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Preparing For 21st Century Risks: Revitalizing American Manufacturing to Protect, Respond and Recover

Posted by Content Coordinator on Thursday, August 2nd, 2012


Executive Summary

The 21st century risk environment is creating an alarming trend in which the hyper-consequential, “500-year” event is occurring with greater frequency. Hurricanes, tornadoes, flooding, wildfires, earthquakes and tsunamis, as well as acts of terrorism and other man-made disasters, stand as constant reminders of the potential for significant and prolonged disruptions in our daily lives.

Despite more than 10 years of progress since the tragic events of September 11, 2001, and seven years of similar progress in the aftermath of Hurricane Katrina, America’s critical infrastructure—our electric grid, transportation systems, nuclear power plants, water infrastructure and treatment plants, and petroleum pipelines—as well as key population centers, remain inherently vulnerable.

While we cannot predict when weather-related, man-made, or other events will occur, as a nation we can certainly take steps to prepare for them in advance. Critical to this preparation is a robust, diverse, and resilient domestic manufacturing sector.

The deterioration and offshoring of America’s industrial base is becoming more apparent with each passing day, leaving new national security and preparedness concerns in its path. In short, we are becoming too reliant on global suppliers (many of whom may not have our best interests at heart in a time of crisis), along with a highly complex and vulnerable global supply chain needed to bolster our weak points or come to our rescue in the midst of an emergency.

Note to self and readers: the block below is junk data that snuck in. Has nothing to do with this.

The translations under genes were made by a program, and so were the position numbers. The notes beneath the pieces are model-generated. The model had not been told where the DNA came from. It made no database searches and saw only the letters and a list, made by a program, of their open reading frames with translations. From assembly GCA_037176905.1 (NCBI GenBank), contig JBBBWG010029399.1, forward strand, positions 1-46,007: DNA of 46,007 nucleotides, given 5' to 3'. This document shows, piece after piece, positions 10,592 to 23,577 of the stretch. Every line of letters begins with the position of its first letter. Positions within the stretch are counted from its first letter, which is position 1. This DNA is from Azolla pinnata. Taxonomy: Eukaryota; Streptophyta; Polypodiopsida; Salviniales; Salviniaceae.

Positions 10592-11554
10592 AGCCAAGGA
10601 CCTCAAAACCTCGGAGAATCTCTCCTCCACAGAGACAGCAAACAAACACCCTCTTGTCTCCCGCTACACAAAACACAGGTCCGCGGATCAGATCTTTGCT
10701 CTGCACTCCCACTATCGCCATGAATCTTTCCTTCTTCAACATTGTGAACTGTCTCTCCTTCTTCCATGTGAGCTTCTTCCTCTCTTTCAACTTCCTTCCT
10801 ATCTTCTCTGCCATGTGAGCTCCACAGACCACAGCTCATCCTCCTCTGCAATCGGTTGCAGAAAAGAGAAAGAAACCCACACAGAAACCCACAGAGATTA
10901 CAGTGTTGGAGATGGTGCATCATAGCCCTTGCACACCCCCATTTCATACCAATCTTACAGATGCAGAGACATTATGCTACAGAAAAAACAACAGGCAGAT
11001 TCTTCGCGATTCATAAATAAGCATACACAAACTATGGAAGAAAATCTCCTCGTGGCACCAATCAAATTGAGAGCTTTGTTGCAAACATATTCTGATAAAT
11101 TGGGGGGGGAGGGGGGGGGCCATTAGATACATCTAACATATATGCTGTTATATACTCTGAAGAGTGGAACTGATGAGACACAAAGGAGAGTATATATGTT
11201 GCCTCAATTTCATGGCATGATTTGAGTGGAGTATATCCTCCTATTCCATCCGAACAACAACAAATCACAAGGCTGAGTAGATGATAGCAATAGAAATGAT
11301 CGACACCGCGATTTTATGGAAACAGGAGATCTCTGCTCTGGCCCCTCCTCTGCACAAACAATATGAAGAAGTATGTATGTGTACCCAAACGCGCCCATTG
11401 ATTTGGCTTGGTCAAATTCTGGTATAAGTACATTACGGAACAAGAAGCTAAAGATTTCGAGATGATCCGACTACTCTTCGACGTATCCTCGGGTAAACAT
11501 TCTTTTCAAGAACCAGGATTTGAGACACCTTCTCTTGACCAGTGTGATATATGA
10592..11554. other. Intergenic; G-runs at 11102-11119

To help understand this serious issue, the Alliance for American Manufacturing (AAM) asked two respected experts on homeland security and preparedness— Governor Tom Ridge and Robert B. Stephan—to examine the direct nexus between a strong domestic manufacturing sector and America’s ability to prevent, mitigate, recover from, and rebuild quickly in the wake of catastrophic events.

In their analysis, Governor Ridge and Colonel Stephan take an in-depth look at recent disasters, such as Hurricane Katrina and the Japan Earthquake and Fukishima Nuclear Reactor Disaster of 2011. They also provide a snapshot of several manufacturing sectors, including steel, water, and the electric grid, which are critical to disaster preparedness and recovery efforts. Their analysis brings into clear focus an unsettling vulnerability that must be addressed before it is too late.

Revitalizing America’s domestic manufacturing capacity must become a clear and urgent national priority at all levels of government and among industry leaders. The future vitality of our national and economic security goes hand-in-hand with that of our domestic manufacturing base.

The report makes a number of key recommendations designed to revitalize American manufacturing and ensure that we are not left flatfooted and vulnerable at a time when quick response and rapid rebuilding are necessary.

Among their specific recommendations are:

■    Develop a plan to make the restoration of a strong American manufacturing sector a key component of both national and economic security strategies.
■    Reinvest in America’s infrastructure, using U.S.-made materials.
■    Incentivize the revitalization of American manufacturing, including the use of domestic-content preferences that maximize the power of federal procurement funds.
■    Enforce trade laws to ensure a level playing field for U.S manufacturers and their workers facing unfair competition.
■    Invest in the American workforce to ensure we have the trained workers needed to rebuild our infrastructure and work in a larger, more modern manufacturing sector.

Read full report (PDF) here: Preparing For 21st Century Risks

About The Alliance for American Manufacturing
“The Alliance for American Manufacturing is a non-profit, non-partisan partnership formed in 2007 by some of America’s leading manufacturers and the United Steelworkers to explore common solutions to challenging public policy topics such as job creation, infrastructure investment, international trade, and global competitiveness.”

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